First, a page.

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Improvised Explosive Device (IED) Incident

An Improvised Explosive Device (IED) is a bomb. IEDs are designed to destroy or incapacitate personnel or vehicles. In some cases, IEDs are used to target, distract, disrupt or delay first responders and may be used to facilitate another type of attack. IEDs may incorporate military or commercially sourced explosives and often combine both types. In the U.S. and in the District, IEDs could be used during terrorist actions. Explosive devices can be highly portable, using vehicles and humans as a means of transport. IEDs are easily detonated from remote locations or by suicide bombers and can be made with homemade explosives.

For more information on Improvised Explosive Device (IED) hazards, visit: dhs.gov/bombing-prevention-training.

 

Before

The following are things you can do to prepare your home, family and pets in the event of an explosion:

  • Build or re-stock your Emergency Kit.
  • Stay Informed through local radio, television or official social media accounts. Download the free HSEMA app or AlertDC to receive updates wherever you are.
  • Make a Family Emergency Plan. Your family members may not all be in one place when disaster strikes.  It is important to know how you will contact one another, how and where you will meet and what you will do in case of an emergency.

 

During

Use the following tips to help your home, family, and pets during an IED incident:

  • Stay Informed through local radio, television or official social media accounts. Download the free HSEMA app or AlertDC to receive updates wherever you are.
  • Get under a sturdy table or desk if things are falling around you.
  • When you are able, leave quickly, and watch out for falling debris.
  • Leave the building as quickly as possible. Stay low if there is smoke.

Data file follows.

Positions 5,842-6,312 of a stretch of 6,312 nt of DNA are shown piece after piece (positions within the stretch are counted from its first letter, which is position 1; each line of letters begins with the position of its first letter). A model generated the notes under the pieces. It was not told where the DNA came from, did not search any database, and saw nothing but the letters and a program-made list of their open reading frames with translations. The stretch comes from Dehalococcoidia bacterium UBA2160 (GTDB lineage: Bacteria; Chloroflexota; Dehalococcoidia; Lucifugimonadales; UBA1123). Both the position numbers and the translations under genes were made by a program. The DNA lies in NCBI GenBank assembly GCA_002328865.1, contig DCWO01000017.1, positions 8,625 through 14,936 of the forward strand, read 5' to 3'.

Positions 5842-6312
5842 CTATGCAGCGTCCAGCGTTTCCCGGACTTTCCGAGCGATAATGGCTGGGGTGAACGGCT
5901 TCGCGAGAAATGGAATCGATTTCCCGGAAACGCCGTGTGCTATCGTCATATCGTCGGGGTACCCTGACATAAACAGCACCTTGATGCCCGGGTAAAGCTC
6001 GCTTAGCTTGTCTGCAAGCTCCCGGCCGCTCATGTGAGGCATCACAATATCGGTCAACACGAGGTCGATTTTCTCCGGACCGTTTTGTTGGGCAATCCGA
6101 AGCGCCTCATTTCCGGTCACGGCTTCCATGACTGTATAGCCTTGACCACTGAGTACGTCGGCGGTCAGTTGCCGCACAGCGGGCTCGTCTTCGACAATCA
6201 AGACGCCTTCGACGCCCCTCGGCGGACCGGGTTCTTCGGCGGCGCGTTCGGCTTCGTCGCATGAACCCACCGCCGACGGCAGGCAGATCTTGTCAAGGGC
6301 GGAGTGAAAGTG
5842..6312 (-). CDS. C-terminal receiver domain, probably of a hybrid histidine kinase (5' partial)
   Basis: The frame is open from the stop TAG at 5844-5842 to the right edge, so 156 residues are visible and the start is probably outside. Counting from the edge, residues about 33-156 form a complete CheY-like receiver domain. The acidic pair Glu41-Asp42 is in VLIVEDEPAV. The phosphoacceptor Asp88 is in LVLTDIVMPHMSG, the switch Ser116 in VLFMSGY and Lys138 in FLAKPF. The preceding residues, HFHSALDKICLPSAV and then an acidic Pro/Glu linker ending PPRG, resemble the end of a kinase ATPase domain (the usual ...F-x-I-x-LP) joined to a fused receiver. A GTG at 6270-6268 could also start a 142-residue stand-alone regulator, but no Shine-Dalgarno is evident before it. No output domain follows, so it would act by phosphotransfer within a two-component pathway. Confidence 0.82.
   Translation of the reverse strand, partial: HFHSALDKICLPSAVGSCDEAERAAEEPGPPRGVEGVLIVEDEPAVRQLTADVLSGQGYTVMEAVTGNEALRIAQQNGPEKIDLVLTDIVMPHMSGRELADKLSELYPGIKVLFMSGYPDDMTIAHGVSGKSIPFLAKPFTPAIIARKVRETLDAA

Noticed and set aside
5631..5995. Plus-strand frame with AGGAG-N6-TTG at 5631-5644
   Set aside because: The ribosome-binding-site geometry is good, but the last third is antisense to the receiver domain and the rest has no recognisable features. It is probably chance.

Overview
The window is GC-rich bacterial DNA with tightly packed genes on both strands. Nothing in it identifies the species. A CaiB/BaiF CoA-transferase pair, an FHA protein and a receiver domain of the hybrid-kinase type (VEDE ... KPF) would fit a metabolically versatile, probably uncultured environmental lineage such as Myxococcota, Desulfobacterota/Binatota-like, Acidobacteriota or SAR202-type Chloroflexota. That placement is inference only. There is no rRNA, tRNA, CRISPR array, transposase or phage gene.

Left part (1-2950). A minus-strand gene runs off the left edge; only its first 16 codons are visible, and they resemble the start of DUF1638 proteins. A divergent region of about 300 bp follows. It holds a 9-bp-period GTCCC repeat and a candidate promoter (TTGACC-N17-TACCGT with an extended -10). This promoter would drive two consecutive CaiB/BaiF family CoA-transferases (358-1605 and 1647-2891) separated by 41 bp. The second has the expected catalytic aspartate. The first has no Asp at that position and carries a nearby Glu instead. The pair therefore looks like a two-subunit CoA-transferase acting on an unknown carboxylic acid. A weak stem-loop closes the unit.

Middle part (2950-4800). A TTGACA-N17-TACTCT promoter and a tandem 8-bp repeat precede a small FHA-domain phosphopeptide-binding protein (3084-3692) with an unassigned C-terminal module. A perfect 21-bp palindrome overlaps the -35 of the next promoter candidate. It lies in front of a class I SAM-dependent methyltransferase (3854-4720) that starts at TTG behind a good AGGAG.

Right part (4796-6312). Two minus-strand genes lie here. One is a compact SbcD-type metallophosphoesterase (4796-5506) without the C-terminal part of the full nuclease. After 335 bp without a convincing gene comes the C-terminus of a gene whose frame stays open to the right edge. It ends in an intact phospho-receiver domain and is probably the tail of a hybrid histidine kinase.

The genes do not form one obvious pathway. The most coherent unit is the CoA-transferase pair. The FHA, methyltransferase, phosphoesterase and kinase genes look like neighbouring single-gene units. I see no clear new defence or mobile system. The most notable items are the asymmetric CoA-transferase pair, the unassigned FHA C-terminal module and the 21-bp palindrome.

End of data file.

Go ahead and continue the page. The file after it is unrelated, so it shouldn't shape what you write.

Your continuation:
• Do not stop to retrieve personal possessions or make phone calls.
  • Do not use elevators when evacuating.

If outdoors (or once you have safely exited a building):

  • Do not stand in front of windows, glass doors or other potentially hazardous areas.
  • Move away from sidewalks or streets to be used by emergency officials or others still exiting the building.
  • Follow the directions of first responders.

If you are trapped in debris:

  • Whistle to signal your location to rescuers.
  • Tap on a pipe or wall so rescuers can locate you.
  • Shout only as a last resort (shouting can cause a person to inhale dangerous amounts of dust).
  • Avoid unnecessary movement so you do not stir up dust.
  • Cover your nose and mouth with anything you have on hand (cotton material acts as a good filter).

 

After

Stay Informed through local radio, television or official social media accounts. Download the free HSEMA app or AlertDC to receive updates wherever you are.

Be aware of the following:

  • Law enforcement and other officials may need information about any medical needs and your designated beneficiaries.
  • Health and mental health resources in the affected communities can be stretched thin.
  • Extensive media coverage, strong public fear and international implications and consequences can continue for a prolonged period.
  • Workplaces and schools may be closed and domestic and international travel may be restricted.
  • You and your family may have to evacuate.
  • Clean-up may take many months.

The following scenarios could occur after an IED Incident:

In the workplace, a manager or designed human resources representative should:

  • Account for all individuals at a designated assembly point to determine if anyone is missing and/or injured.
  • Notify families of individuals affected, including notification of any casualties. For businesses and other organizations, the notification should come only from designated managers and/or other human resources staff members.
  • Assess the well-being of individuals at the scene, and refer them to health care specialists if necessary.

At home:

  • Communicate with family members and friends.
    • If you have a cell phone, call, text, email or use social media.
    • If you have access to a computer, use an online registry such as the Red Cross website, “Safe and Well”.
    • If you do not have a cell phone, use social media apps on personal gaming or tablet devices.
    • Once the “all clear” is given to leave shelter-in-place, if you do not have access to any technology, go to your pre-designated meeting place for you to reconnect with family members or consider relaying information through friends, family or even your workplace.
    • Check on your neighbors. Help people who may require special assistance, such as infants, children, the elderly, or people with disabilities or access and functional needs.

Additional Resources